When U.S. politicos want to exaggerate the dangers of international cyber-terrorism, they raise the specter of Chinese spies taking out the U.S. electrical grid, or Russian programmers hacking into our missile defense system. But those fears don’t seem so far-fetched now that The Wall Street Journal is reporting that Iranian hackers gained access to the control system of a New York City dam in 2013.
The Dec. 21 report described how the shadowy Iranian group accessed the control system at the Bowman Avenue Dam, 20 miles away from the city. So far, the hack remains unconfirmed and classified, if true.
Security experts say the hack could have been worse, despite the fact that it took investigators two years to discover the origins of the hack. Computer analysts discovered that hackers had accessed a “Bowman” dam, but there are 31 dams with that name in the U.S., including a 235-foot dam in Oregon. The New York Bowman Dam is just a 20-foot structure, tiny by dam standards.
Many computer experts have raised concerns about the safety of U.S. infrastructure in the face of cybercrimes like espionage and even terrorism, especially as so many more public and private organizations migrate to the cloud.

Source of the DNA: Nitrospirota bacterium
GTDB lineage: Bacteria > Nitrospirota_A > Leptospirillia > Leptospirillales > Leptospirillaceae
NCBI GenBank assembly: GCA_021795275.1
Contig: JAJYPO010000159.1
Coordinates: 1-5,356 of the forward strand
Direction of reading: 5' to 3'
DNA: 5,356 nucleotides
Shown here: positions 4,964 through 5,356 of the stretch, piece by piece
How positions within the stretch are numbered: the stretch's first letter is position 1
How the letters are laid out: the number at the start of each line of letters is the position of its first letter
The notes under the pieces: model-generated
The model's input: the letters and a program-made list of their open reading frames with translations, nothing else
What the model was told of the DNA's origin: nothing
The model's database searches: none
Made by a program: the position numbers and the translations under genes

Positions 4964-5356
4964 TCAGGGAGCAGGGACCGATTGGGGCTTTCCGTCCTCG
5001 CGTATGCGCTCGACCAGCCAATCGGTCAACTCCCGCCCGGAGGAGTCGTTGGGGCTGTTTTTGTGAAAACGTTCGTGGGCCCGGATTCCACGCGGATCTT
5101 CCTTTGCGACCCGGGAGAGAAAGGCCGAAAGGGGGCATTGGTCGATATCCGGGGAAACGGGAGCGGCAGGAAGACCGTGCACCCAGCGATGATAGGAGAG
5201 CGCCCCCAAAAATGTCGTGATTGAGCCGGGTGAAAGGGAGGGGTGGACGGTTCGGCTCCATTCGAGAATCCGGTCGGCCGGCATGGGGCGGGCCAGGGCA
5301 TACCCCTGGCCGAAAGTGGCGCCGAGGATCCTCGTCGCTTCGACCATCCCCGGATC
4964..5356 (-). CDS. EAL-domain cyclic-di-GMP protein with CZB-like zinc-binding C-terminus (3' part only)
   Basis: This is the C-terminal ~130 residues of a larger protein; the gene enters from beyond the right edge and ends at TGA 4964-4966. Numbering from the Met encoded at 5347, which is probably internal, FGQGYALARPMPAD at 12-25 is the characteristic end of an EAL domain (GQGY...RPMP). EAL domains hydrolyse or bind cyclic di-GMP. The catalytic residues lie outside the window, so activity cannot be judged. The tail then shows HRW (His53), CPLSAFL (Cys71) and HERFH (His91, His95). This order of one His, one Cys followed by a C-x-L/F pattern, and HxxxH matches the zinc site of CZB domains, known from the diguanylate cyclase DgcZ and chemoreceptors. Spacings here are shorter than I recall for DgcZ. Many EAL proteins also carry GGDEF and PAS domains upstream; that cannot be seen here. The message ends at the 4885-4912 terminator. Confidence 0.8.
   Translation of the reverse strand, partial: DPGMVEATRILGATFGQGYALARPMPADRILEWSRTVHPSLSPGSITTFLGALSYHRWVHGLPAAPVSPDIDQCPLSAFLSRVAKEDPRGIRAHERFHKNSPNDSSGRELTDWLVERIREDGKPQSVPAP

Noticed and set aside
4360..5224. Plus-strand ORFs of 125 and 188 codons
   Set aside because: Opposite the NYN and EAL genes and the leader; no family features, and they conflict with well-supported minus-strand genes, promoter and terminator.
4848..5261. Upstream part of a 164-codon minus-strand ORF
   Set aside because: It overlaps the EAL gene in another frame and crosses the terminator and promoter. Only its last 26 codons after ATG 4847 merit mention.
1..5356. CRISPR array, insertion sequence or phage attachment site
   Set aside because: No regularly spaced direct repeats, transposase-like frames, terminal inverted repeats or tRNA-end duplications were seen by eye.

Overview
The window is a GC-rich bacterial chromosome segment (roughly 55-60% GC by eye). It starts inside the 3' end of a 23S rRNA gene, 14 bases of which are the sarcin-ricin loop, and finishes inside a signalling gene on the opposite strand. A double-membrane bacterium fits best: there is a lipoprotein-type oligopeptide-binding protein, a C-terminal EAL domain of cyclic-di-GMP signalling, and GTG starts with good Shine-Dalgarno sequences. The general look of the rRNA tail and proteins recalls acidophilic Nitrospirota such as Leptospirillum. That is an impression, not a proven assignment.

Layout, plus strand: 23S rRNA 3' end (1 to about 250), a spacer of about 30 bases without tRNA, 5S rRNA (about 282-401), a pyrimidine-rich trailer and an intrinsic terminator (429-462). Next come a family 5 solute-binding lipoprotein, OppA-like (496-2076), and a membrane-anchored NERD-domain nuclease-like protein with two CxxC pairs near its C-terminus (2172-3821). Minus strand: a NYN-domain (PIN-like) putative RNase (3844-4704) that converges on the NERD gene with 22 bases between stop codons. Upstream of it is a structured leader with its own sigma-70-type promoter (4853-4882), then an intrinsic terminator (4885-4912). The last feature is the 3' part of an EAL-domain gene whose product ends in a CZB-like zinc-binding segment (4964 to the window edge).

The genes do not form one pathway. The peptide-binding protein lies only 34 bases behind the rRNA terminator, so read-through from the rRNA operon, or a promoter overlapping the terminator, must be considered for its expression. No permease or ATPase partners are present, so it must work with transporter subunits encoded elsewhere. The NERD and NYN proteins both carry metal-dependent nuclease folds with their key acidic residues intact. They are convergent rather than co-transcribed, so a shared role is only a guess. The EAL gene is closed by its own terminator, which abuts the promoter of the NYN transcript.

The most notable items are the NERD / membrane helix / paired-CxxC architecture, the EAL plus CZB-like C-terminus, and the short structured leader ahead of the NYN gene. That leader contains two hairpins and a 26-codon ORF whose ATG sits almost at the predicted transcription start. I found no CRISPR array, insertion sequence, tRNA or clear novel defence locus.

As of 2015, about 35% of all IT services are delivered via the cloud, while major federal agencies like the Federal Aviation Administration have begun moving to cloud networks this past year. Because of the growing demand for tighter digital security, the market for cloud-based security services is projected to hit $8.71 billion by 2019.
Iranian hackers linked to the country’s government have infiltrated U.S. websites in the past. Previously, Iran fell victim to the most sophisticated computer attack in known history, when a suspected U.S. computer virus disabled sensitive centrifuges at an Iranian nuclear enrichment site.
The 2013 New York hack heightened these tensions, and the WSJ reported that concerns over the incident went as high as the White House. Already, the 2016 U.S. presidential race has included debates over the proper response to cyber espionage, as well as the best way for federal officials to conduct business online.